Tuesday, March 27, 2018

No one can teach you how to write about dance

Eva Yaa Asantewaa
(photo: Axel Jenson)

No One Can Teach You 

How to Write About Dance

by Eva Yaa Asantewaa

...at least, not in any conventional way. Because...yawn.

But consider some tips:

  • Fall in love. With dance. With writing. No one can tell you how to do this. It either happens, or it doesn’t.
  • Care about others--people beyond yourself, people beyond your immediate circle, people (for now) beyond dance. Want the best for them. Want to share what has worked for you. What has meaning for you.
  • In your writing, share your process. Your engagement, curiosity, questions, excitement, discoveries.
  • Leave theoryspeak to the academics, please. Write for the rest of us.
  • Figure out how best to communicate. What might readers want and need to hear about? What might they already know? 
  • Witness dance with your own body. Pay close attention. What are you feeling?
  • Admit to yourself (and, possibly, your readers) when you feel disconnected from a performance. There’s important information in that experience. Figuring out what’s going on--with you, with the dance--will help you find a useful way to write about it.
  • You might benefit from avoiding people who immediately level judgment. After a performance, give yourself privacy and time to process your own experiences.
  • Follow your impulse. Let something irresistible pull you into the writing and keep you there. Learn to sense when there is more in the works, and learn to recognize an internal signal that tells you a piece is finished.
  • Don’t compare yourself to other writers. Grow a self, if you have to, and invest in it. Spend major time on this.
  • You are not a blank slate. Being open to an experience is more important than so-called “objectivity.” You are most confident in your openness when you are confident in who you are. Bring your true, full self to your encounter with dance, and be honest about that as you write about it. Use that.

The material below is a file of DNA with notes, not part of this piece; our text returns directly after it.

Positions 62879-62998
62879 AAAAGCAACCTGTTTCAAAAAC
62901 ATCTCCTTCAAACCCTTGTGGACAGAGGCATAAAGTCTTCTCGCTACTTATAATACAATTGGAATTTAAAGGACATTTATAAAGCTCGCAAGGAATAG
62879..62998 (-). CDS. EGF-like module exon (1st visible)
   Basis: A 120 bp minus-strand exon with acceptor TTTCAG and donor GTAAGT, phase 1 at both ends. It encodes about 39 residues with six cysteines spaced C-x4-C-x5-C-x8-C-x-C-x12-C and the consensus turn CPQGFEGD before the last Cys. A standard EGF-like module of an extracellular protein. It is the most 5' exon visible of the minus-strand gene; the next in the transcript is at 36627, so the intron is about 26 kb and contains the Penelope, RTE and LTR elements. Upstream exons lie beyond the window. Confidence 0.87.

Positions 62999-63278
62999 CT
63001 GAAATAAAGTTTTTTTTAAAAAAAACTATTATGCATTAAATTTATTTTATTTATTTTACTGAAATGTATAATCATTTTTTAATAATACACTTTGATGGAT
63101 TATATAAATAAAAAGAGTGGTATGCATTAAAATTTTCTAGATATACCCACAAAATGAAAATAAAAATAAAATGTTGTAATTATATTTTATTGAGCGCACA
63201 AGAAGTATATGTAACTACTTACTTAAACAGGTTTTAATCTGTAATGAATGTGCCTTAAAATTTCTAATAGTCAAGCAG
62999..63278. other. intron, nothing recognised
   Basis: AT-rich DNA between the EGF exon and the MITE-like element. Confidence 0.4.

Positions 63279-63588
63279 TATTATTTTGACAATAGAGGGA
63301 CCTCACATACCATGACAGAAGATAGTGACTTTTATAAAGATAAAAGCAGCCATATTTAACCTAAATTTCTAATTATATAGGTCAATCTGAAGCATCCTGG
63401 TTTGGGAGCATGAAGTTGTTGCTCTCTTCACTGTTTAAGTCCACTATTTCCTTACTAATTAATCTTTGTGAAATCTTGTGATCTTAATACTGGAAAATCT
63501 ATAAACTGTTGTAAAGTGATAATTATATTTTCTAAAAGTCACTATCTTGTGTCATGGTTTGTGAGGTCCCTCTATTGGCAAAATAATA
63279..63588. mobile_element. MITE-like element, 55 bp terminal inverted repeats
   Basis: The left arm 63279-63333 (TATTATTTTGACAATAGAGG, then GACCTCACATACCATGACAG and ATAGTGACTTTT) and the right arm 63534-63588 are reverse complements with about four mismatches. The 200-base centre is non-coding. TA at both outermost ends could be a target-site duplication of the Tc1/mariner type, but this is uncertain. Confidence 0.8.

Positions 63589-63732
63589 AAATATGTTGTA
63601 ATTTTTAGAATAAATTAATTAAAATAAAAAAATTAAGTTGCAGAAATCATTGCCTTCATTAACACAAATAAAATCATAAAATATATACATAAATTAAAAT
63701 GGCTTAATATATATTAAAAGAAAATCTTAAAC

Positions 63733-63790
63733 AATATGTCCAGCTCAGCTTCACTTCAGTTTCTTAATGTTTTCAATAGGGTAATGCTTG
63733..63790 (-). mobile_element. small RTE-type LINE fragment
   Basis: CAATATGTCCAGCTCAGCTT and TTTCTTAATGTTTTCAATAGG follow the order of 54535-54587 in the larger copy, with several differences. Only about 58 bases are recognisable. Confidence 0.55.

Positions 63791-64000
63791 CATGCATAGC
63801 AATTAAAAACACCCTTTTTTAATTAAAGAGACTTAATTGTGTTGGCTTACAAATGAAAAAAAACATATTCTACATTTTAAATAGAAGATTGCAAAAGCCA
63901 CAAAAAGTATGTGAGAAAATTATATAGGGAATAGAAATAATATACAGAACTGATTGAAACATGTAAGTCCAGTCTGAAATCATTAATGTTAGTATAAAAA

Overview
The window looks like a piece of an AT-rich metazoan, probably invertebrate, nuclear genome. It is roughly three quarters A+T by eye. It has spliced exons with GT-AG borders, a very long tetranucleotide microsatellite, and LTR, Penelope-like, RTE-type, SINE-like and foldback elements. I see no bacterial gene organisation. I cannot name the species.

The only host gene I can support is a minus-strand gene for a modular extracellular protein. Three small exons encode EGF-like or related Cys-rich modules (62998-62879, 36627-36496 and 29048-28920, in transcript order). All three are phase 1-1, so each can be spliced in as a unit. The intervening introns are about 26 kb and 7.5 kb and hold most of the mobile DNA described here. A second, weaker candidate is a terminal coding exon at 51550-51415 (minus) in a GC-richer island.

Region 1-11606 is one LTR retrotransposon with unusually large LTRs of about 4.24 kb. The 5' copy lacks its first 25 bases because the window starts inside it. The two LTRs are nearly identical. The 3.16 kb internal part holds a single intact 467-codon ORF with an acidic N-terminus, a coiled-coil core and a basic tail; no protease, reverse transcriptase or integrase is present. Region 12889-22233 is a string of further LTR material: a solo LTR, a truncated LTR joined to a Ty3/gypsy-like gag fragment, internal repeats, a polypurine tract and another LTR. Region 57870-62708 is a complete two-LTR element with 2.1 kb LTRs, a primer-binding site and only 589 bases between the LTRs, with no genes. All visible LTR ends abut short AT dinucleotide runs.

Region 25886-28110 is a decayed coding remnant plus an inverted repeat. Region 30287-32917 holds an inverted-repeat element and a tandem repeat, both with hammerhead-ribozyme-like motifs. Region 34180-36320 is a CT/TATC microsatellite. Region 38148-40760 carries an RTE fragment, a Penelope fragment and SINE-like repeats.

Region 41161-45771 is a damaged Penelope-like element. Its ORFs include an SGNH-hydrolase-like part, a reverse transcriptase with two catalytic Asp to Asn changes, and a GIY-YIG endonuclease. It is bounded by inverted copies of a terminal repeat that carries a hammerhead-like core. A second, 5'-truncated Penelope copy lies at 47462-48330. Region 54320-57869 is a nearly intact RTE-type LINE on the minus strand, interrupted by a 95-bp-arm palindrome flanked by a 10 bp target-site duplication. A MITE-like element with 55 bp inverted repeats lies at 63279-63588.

• Don’t try to write like your friends or anyone. But do examine how they do what they do. What tools and strategies work for the writer you’re studying? What does not work? Learn from all of this while honoring your own voice, style and inclinations. Take those lessons, and then do things your own way.
  • Learn to be your own best editor. Learn to relish the task of self-editing, the opportunity to sharpen your self-expression and tell your story or make your argument in the most engaging, most convincing way.
  • Read your writing out loud to yourself (or to a friend or colleague). Your ears will quickly pick up any problems and also identify what you’re doing well.
  • Take a keen interest in your world. Dance (and your particular niche in dance) is not the entirety of it.
  • Three words: Learn. From. Artists.
  • Two words: Respect. Artists.
  • One word: Gratitude

©2018, Eva Yaa Asantewaa -- InfiniteBody

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